Nunatsiaq Online
NEWS: Nunavut December 19, 2013 - 9:25 am

Skills Nunavut team assembles holiday menu with flare

"Anyone can make them if they know the recipe, the rest is just simple"

NUNATSIAQ NEWS
The finished products: from top, lemon brussel sprouts with bacon lardon and walnuts, cranberry goat cheese canapé and shrimp cocktail with avocado cream. (PHOTO BY JIM BELL)
The finished products: from top, lemon brussel sprouts with bacon lardon and walnuts, cranberry goat cheese canapé and shrimp cocktail with avocado cream. (PHOTO BY JIM BELL)
Skills Nunavut cooking club members Simeonie Kisa-Knickelbein and Tooma Dianna Laisa enjoy the fruits of their labour. (PHOTO BY JIM BELL)
Skills Nunavut cooking club members Simeonie Kisa-Knickelbein and Tooma Dianna Laisa enjoy the fruits of their labour. (PHOTO BY JIM BELL)

Some joined because they were curious. Others because they’d heard the food was good.

But most of the Iqaluit teens who make up the Skills Nunavut Iqaluit cooking club joined because they wanted to learn how to make good food.

And they have.

This is the third year that Aaron Watson has lead the Skills Nunavut program, transforming the kitchen at Inuksuk high school into a laboratory of fine ingredients and good scents.

Watson, who worked professionally as a chef before moving to Nunavut in 2004, has since led his students to two gold medals at territorial skills competition; the group has also competed nationally.

But it’s the smaller victories he cherishes, like getting students try food they think they don’t like.

“Only to find out with a little extra preparation and more complex flavour profiles they actually do like what we’ve made,” Watson said.

That was the case with at least one Skills club member, 16-year-old Shawn Lee Baines, who’s discovered that he likes brussels sprouts.

Often the combinations of food Watson brings to class are new to his students. That makes preparation more fun, said Nicole Amagoalik, 16.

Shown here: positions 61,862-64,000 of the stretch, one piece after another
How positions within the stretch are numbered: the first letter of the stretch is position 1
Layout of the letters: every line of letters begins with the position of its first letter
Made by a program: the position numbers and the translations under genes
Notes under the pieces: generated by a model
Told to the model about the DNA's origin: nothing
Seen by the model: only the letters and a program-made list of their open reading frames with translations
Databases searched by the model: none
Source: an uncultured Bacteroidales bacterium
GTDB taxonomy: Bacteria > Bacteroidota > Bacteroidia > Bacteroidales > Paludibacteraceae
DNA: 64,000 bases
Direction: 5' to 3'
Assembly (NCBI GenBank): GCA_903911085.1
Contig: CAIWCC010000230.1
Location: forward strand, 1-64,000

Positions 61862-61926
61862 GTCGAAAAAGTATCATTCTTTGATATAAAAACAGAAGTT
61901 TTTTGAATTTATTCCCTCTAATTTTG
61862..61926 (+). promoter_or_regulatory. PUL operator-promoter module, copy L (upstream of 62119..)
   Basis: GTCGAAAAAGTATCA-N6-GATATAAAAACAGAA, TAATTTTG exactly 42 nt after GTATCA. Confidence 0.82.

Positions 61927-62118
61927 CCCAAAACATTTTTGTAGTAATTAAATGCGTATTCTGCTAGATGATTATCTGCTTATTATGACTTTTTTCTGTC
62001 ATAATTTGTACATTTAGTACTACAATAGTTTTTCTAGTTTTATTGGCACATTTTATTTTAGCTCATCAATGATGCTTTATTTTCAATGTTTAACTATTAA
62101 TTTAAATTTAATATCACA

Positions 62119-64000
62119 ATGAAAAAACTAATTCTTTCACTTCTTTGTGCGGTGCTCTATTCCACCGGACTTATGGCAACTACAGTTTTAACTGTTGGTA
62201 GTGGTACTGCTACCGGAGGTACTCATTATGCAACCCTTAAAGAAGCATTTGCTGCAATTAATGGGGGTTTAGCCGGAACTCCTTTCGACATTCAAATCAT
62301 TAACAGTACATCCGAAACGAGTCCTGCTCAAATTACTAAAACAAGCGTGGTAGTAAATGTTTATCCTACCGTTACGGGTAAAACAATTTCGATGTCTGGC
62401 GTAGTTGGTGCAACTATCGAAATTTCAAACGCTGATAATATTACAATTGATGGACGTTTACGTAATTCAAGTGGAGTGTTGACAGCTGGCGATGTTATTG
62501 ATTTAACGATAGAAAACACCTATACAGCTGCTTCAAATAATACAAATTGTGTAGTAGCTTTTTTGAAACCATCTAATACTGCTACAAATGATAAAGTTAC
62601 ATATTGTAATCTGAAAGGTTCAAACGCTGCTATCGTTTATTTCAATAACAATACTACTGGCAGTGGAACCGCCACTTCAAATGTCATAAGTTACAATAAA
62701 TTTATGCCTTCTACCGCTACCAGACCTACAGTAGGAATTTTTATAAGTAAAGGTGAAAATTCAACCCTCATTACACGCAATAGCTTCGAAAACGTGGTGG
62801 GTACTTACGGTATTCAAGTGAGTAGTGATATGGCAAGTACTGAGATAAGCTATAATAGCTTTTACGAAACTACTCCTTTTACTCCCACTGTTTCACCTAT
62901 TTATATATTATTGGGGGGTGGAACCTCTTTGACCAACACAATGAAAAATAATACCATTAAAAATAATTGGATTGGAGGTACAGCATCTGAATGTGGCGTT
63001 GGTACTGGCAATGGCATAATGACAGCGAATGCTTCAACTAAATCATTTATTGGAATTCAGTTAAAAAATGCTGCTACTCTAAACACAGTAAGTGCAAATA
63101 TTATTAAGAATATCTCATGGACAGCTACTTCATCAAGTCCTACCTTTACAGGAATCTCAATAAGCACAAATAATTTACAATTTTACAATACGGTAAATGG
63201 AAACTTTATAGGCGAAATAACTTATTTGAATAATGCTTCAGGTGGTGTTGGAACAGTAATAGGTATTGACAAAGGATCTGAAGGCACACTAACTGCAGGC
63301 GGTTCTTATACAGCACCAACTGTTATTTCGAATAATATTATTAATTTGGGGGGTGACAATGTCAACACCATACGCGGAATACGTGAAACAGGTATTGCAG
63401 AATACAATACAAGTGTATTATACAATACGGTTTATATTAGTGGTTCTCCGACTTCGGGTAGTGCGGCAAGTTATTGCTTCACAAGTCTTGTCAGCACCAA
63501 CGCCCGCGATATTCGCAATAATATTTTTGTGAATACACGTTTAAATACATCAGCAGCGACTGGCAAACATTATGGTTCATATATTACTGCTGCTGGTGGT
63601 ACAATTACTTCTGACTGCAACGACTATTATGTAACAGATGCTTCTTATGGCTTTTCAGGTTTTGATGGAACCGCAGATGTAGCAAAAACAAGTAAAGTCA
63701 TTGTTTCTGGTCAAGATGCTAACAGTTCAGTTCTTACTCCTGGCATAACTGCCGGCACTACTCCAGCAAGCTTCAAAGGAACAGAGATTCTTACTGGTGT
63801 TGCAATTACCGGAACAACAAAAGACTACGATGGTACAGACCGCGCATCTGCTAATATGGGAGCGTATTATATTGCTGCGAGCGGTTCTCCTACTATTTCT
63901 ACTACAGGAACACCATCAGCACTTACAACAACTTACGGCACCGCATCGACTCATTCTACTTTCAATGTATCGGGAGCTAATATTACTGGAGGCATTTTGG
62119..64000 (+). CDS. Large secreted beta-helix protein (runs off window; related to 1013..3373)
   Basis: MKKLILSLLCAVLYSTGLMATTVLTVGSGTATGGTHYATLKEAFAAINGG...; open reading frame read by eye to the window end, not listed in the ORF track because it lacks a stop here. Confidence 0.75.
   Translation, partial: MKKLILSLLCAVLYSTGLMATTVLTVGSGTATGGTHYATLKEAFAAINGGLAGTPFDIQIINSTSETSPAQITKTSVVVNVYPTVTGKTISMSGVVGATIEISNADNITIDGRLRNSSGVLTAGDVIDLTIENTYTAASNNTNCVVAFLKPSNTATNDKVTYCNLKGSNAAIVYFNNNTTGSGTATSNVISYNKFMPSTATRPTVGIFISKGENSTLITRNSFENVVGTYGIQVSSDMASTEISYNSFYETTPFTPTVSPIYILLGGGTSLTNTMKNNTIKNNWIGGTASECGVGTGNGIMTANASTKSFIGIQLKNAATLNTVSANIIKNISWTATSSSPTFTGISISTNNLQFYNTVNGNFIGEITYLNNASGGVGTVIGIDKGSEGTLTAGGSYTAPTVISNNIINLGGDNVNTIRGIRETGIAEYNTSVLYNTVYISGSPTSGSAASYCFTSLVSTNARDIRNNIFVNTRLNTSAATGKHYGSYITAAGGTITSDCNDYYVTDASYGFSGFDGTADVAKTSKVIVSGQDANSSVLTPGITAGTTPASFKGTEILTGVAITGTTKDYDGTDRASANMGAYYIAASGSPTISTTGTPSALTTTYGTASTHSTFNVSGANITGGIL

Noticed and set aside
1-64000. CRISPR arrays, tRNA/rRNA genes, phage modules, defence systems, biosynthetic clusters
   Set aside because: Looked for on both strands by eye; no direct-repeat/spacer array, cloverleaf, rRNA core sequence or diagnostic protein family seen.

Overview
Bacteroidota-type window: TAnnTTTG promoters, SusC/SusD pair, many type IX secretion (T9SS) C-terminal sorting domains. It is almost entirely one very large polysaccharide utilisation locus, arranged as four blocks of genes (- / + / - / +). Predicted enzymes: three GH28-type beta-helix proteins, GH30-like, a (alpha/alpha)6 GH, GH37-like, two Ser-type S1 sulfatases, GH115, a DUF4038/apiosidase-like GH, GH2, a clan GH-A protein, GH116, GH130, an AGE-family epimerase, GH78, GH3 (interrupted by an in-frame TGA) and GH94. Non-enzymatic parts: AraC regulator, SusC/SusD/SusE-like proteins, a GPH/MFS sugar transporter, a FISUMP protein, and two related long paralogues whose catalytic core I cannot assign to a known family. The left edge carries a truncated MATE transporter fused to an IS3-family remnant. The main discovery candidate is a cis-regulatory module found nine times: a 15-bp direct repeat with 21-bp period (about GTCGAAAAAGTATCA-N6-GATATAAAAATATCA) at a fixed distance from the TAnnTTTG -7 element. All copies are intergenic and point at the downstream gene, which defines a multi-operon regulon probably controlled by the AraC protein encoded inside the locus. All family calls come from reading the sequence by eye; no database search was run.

“I now know how to make food I’ve never made before,” she said.

The club got together Dec. 11 to prepare a few holiday dishes, which they agreed to share with Nunatsiaq News.

“A lot of the things we make are kind of easy,” said Skills club member Tooma Dianna Laisa, 13. “Anyone can make them if they know the recipe, the rest is just simple.”

Cranberry Goat’s Cheese Canape

• four tablespoons sugar
• one cup water
• four-cup package (12 oz.) of fresh or frozen cranberries
• fresh cilantro
• one jalapeno pepper
• one medium sized knob of ginger
• two logs of goat’s cheese
• crackers

1. Wash and pick over cranberries. In a saucepan bring to a boil water and sugar, stirring to dissolve sugar. Add cranberries, return to a boil. Reduce heat, simmer for 10 minutes or until cranberries burst.

2. Use a masher or puree the cranberry mixture to a chunky texture as you would for cranberry sauce.

3. Finely dice jalapeno. Peel and grate ginger. Coarsely chop about three tablespoons of cilantro (chopped).

4. Mix the jalapeno, ginger and cilantro in to the cranberry mixture to desired taste.

5. Chill and serve on top of your favourite cracker or a toasted breads with a generous spread of goat’s cheese and the cranberry mixture on top.

Shrimp Cocktail with Avocado Cream

For the shrimp it is preferable to use raw medium sized tiger shrimps available in the frozen section at most grocery stores. If these are not available frozen cooked shrimps usually are. Cooked shrimps will be ready to thaw and serve. Using raw shrimp, defrost in fridge overnight and peel and devein leaving the tail piece of the shrimp on.You can often buy raw shrimps peeled and deveined already.

Once the shrimps are prepared cook them in a pot of boiling water. Depending on the size they will take only three to five minutes or less to cook. You can see the colour change immediately and once they are fully pink and start floating they are done. If the flesh does not appear translucent on the back of the shrimp where the knife split it when deveining it is done.